Colleages at Jhansi British General Hospital, 1943

Following war-service in hospitals in India, ApIvor returned to London in 1945 and resumed contact with his musical friends.While still in uniform he had completed a Concertante for Clarinet, pianoforte and two percussion players. In Port Said harbour, on a troopship, he composed the song Sospira cuor to words of the maverick writer Rolfe, Baron Corvo. Later, while in camps on the South Coast he began composition of one of his more successful song cycles, to words of Federico Garcia Lorca . The composers enthusiasm for Lorca's poetry dated back to the tragic murder of Lorca in 1936, and the subsequent, somewhat corrupt, bilingual text edited by Spender and Gigli, in 1939. ApIvor was fortunate in his introduction to Spanish song by the vihuela player, Diana Poulton, who performed the works with her husband, Tom, at Heyshot; and also introduced ApIvor to the Cante Jondo records, somewhat rare at the time

Diana Poulton, later president of the Lute Society, had been influenced in her choice of instrument by Peter Warlock. She, together with Cecil Gray, Frida van Dieren, A.Hyatt King and Alan Rawsthorne attended the first performance of the Lorca Songs at St Martin's School of Art, Charing Cross Road, by the fine lyric-baritone Frederick Fuller in 1946. In 1947 Edward Clark featured them in a concert of the London branch of the ISCM at Wigmore Hall,by the same singer. The composer himself conducted the first BBC performance of the Clarinet Concertante in 1948.

Two years later, as was mentioned above, Constant Lambert scored a success with the first performance of The Hollow Men at Broadcasting House, and the work was published by the Oxford Press in 1951. In that year the composer was, with one or two other friends, helping the ailing Lambert to complete his score of the ballet, Tiresias. Launched in the late summer at Covent Garden, with Fonteyn in the principal female role, the ballet awoke a storm of criticism against Lambert, and with unnecessary vindictiveness against his directorship of the musical side of the ballet company, which has in fact never been equalled .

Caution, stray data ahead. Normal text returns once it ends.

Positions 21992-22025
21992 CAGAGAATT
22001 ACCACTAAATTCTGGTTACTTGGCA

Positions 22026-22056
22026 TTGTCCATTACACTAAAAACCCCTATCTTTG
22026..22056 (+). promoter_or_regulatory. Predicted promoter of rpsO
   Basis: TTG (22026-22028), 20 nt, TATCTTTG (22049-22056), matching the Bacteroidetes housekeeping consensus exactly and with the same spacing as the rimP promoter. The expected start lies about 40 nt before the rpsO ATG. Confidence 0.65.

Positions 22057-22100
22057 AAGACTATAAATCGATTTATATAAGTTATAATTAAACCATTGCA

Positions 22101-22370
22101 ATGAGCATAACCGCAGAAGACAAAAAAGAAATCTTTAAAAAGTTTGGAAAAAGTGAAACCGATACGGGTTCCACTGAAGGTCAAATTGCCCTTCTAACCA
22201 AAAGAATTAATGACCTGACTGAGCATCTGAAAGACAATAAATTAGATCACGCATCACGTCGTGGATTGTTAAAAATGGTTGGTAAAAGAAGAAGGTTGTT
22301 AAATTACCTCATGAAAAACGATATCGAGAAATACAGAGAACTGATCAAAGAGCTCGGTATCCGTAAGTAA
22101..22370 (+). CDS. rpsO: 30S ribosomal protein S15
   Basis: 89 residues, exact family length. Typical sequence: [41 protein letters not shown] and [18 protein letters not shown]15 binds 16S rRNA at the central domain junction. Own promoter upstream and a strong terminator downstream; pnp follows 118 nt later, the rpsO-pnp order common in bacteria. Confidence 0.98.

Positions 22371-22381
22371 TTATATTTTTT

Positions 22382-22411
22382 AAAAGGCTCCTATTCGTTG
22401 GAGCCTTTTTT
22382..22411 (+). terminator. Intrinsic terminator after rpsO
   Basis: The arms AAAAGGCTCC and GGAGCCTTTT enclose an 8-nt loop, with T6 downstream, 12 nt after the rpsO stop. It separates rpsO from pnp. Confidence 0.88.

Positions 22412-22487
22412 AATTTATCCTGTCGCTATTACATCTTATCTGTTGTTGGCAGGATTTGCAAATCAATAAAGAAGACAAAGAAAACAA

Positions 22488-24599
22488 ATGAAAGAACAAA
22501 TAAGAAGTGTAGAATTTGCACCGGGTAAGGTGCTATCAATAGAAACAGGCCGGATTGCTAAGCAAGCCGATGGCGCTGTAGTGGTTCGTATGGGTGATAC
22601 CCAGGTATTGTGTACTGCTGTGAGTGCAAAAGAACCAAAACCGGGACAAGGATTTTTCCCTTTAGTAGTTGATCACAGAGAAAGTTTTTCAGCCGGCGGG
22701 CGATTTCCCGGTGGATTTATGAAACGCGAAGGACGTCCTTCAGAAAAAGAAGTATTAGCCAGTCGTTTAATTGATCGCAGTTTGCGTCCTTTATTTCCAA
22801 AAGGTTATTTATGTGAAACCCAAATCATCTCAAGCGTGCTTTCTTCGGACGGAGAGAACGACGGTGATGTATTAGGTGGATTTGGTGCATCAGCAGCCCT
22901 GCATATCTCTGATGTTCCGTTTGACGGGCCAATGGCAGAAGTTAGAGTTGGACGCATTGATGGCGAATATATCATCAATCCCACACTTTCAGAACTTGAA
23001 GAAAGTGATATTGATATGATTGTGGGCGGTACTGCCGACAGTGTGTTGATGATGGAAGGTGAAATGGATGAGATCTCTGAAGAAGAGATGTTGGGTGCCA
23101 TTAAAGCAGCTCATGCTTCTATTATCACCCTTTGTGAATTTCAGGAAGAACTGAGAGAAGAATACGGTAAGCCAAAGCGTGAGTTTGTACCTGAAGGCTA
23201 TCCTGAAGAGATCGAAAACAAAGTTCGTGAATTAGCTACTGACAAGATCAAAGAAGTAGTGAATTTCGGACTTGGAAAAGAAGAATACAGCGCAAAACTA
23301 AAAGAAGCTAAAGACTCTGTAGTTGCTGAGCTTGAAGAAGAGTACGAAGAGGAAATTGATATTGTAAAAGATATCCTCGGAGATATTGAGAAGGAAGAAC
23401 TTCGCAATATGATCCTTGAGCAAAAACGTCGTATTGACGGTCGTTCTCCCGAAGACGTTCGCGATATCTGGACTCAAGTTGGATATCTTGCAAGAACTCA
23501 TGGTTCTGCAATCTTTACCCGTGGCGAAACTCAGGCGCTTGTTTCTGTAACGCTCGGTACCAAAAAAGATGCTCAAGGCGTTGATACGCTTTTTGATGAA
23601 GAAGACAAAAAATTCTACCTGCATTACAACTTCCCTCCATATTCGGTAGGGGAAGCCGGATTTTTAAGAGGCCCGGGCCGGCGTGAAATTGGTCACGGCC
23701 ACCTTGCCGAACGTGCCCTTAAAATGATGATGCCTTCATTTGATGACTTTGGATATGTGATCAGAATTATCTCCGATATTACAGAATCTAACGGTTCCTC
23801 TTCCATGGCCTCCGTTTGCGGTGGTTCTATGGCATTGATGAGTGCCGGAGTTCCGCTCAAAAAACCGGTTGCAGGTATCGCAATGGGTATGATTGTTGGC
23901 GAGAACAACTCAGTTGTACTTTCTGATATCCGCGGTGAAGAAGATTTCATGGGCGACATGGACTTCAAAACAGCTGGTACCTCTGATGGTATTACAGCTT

The strain with his poor health, due to drinking. was too much for him and he died suddenly in the early autumn, but having recommended ApIvor to the choreographer Andrée Howard, for a tragic ballet on the subject of the Salem Delusion Witch-burnings.

The ballet, A Mirror for Witches, which was produced in 1952, was one of a small group of 'strong', dramatic works, which appeared at that time,and included the Don Quijote of Roberto Gerhard, and Lambert's own Tiresias. .The Apivor work launched him on a career of ballet which lasted into the 1960's and beyond. Of these the most successful, with choreography by Alfred Rodrigues, was another Lorca work, Blood Wedding, based on Bodas de Sangre,a tale of Andalucian vengeance and violence. The ballet went on to be performed in every continent, including North and South America, in Capetown, various Australian Cities, and even in Franco's Spain, where there was some dangerous reaction to the re-emergence of stage-work by the still-unforgiven poet